General English


  • noun a part of the trading floor on the New York Stock Exchange
  • verb to put assets into another company so as to reduce tax liability

Cars & Driving

Media Studies

  • noun a style of electronic dance music inspired by disco and house music and associated with the urban styles of hip-hop, rap and R&B

Real Estate

  • noun a building for parking or storing one or more motor vehicles


  • noun a place where cars can be serviced and repaired, and where petrol can be bought
  • noun a building where one or several cars can be parked

Origin & History of “garage”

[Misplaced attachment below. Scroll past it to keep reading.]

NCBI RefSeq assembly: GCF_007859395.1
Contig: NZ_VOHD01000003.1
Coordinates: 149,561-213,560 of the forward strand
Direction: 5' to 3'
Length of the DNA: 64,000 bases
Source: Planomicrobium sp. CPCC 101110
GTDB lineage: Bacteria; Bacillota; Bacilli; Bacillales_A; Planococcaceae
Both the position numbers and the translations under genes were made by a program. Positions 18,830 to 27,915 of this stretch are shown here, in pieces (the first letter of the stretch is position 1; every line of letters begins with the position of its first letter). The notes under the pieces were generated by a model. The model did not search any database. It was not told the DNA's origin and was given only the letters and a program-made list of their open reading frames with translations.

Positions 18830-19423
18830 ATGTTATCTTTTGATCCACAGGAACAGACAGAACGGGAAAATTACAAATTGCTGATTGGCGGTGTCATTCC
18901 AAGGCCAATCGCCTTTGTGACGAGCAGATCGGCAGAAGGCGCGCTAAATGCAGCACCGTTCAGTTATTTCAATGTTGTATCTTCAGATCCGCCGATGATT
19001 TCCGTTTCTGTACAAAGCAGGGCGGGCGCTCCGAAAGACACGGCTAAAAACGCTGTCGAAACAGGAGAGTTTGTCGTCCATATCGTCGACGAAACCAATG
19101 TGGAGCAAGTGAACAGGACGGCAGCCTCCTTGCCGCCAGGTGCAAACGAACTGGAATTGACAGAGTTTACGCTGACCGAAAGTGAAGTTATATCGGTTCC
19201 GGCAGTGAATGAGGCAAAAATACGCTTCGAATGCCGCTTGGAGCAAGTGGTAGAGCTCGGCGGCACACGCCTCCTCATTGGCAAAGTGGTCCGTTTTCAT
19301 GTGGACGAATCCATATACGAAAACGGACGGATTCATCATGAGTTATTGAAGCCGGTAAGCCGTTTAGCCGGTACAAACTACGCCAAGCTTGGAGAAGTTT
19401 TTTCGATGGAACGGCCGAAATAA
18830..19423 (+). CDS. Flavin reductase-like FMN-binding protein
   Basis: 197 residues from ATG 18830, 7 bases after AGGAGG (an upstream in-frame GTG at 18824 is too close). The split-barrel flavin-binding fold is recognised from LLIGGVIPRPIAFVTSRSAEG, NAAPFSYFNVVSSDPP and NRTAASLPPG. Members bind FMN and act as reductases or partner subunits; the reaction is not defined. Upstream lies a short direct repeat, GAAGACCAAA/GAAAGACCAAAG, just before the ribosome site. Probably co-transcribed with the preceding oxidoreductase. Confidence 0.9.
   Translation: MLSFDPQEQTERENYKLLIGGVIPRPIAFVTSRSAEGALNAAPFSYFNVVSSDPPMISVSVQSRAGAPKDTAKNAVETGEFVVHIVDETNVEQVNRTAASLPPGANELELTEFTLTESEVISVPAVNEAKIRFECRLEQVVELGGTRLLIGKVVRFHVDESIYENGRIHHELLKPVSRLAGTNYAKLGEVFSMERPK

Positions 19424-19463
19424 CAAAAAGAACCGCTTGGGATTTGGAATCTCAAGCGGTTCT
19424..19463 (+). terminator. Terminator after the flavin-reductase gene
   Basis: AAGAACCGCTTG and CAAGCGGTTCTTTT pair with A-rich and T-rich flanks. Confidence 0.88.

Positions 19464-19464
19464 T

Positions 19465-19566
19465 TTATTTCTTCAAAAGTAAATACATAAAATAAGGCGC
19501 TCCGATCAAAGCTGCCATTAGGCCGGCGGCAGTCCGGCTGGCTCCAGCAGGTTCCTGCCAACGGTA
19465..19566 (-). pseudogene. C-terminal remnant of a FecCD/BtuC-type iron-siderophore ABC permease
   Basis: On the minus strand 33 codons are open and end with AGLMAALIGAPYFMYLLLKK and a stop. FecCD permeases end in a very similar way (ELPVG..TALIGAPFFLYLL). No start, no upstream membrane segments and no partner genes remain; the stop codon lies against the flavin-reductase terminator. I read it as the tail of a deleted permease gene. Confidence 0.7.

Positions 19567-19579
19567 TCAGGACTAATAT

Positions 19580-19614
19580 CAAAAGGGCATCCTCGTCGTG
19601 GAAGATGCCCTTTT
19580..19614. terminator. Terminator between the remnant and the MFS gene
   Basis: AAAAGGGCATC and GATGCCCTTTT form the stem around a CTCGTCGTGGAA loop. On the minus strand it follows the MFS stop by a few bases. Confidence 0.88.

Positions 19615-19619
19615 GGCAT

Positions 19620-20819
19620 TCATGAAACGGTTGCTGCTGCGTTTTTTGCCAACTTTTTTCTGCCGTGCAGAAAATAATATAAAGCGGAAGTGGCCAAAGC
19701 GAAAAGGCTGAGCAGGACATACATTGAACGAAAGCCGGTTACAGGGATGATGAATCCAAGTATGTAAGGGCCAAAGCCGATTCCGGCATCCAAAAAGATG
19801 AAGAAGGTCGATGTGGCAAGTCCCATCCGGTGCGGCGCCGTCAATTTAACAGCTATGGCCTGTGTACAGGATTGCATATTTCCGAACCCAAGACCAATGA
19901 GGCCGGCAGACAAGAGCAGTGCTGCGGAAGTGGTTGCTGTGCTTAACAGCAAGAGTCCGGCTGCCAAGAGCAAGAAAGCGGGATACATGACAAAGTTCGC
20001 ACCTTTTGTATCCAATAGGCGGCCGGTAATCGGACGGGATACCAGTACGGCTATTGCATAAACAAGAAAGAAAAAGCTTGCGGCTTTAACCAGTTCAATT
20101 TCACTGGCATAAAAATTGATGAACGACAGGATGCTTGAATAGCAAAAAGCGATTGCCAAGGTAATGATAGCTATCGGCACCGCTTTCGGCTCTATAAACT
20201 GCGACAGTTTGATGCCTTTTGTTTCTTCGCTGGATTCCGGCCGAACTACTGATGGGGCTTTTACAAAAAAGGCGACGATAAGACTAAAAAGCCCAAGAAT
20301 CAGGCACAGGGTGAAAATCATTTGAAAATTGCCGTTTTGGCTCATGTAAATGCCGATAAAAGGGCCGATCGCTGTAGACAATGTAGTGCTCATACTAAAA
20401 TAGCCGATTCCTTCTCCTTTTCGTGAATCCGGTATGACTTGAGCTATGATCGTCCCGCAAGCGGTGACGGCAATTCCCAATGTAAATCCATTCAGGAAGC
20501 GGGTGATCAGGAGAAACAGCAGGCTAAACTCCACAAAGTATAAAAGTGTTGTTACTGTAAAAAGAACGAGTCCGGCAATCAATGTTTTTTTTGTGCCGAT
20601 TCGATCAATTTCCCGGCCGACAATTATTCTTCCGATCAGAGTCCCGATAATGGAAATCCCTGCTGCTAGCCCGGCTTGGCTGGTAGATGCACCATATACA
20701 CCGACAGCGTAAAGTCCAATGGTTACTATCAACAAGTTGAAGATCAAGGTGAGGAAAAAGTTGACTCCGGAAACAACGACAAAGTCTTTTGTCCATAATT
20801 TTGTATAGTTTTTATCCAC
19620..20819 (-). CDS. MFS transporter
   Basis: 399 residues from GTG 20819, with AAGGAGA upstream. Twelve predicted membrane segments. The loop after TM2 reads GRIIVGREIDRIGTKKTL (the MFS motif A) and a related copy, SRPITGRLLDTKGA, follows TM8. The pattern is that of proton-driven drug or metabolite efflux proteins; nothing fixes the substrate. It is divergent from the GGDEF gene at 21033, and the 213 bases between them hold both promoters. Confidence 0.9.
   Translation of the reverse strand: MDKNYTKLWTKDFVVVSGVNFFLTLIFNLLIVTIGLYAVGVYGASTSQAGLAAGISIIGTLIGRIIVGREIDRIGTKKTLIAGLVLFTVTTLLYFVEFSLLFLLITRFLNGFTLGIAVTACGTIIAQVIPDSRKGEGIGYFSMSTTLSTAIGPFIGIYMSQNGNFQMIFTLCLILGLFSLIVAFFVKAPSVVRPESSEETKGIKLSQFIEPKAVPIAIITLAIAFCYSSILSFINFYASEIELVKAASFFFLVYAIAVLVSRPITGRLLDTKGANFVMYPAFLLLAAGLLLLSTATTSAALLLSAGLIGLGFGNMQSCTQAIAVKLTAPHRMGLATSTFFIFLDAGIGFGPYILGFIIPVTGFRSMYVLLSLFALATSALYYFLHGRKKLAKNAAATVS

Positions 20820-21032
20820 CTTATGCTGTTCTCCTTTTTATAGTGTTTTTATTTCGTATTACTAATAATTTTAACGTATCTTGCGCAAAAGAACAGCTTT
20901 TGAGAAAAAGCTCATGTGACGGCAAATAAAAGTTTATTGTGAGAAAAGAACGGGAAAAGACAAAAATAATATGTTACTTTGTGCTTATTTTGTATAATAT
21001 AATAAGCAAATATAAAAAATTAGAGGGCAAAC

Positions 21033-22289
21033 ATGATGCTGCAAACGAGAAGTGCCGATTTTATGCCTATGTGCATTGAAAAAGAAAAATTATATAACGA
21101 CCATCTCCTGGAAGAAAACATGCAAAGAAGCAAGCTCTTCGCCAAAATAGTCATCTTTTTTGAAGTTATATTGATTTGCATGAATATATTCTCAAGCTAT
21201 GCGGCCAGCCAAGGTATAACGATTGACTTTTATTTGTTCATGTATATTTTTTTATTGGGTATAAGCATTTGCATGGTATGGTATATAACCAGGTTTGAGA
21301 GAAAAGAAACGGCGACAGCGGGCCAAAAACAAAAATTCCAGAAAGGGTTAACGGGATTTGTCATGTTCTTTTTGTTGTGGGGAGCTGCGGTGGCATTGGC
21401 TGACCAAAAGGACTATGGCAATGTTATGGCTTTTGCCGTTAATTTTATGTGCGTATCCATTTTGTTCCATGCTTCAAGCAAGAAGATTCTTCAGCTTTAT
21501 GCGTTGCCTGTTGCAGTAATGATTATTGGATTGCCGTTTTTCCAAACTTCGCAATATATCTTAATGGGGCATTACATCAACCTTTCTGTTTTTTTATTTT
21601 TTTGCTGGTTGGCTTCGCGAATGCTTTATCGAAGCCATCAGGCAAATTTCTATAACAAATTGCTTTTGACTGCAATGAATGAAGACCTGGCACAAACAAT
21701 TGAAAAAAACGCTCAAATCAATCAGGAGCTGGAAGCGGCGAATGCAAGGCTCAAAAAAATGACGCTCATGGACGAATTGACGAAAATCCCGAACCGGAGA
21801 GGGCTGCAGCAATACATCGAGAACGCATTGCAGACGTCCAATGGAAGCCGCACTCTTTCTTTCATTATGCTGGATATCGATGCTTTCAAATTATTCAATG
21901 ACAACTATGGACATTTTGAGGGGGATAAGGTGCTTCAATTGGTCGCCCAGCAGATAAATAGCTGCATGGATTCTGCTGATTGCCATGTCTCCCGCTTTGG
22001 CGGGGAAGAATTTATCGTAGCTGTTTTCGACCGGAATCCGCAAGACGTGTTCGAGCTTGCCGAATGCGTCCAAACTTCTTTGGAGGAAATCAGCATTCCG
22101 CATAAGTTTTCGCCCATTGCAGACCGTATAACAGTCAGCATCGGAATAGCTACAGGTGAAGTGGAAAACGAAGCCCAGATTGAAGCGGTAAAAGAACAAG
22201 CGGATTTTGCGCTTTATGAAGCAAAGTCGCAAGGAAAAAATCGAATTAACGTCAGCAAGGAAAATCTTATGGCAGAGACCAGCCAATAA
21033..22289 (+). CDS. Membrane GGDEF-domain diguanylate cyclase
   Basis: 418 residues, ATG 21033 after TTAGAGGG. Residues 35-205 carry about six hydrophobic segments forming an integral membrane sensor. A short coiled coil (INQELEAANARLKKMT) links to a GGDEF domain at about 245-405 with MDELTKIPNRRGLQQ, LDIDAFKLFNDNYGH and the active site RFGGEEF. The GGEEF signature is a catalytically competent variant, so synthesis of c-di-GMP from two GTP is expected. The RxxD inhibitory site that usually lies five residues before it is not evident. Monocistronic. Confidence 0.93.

As the motor-car age got under way at the start of the 20th century, a gap opened up in the lexicon for a word for ‘car-storage place’. English filled it in 1902 by borrowing French garage. The first references to it show that the term (station was an early alternative) was originally applied to large commercially run shelters housing many vehicles – the equivalent more of modern multi-storey car parks than of garages (the Daily Mail, e.g., on 11 January 1902, reports the ‘new “garage” founded by Mr Harrington Moore, hon. secretary of the Automobile club … The “garage”, which is situated at the city end of queen Victoria-street, has accommodation for 80 cars’, and Alfred Harmsworth, in Motors 1902, wrote of ‘stations or “garages” where a number of cars can be kept’). It was not long, however, before individual houses got more personalized garages, and the application to an establishment where vehicle repairs are carried out and fuel sold soon followed. The French word garage itself is a derivative of the verb garer, which originally meant ‘dock ships’. It comes from Old French garer ‘protect, defend’, a loanword from Old high German warōn (to which English ward, warn, and the -ware of beware are related).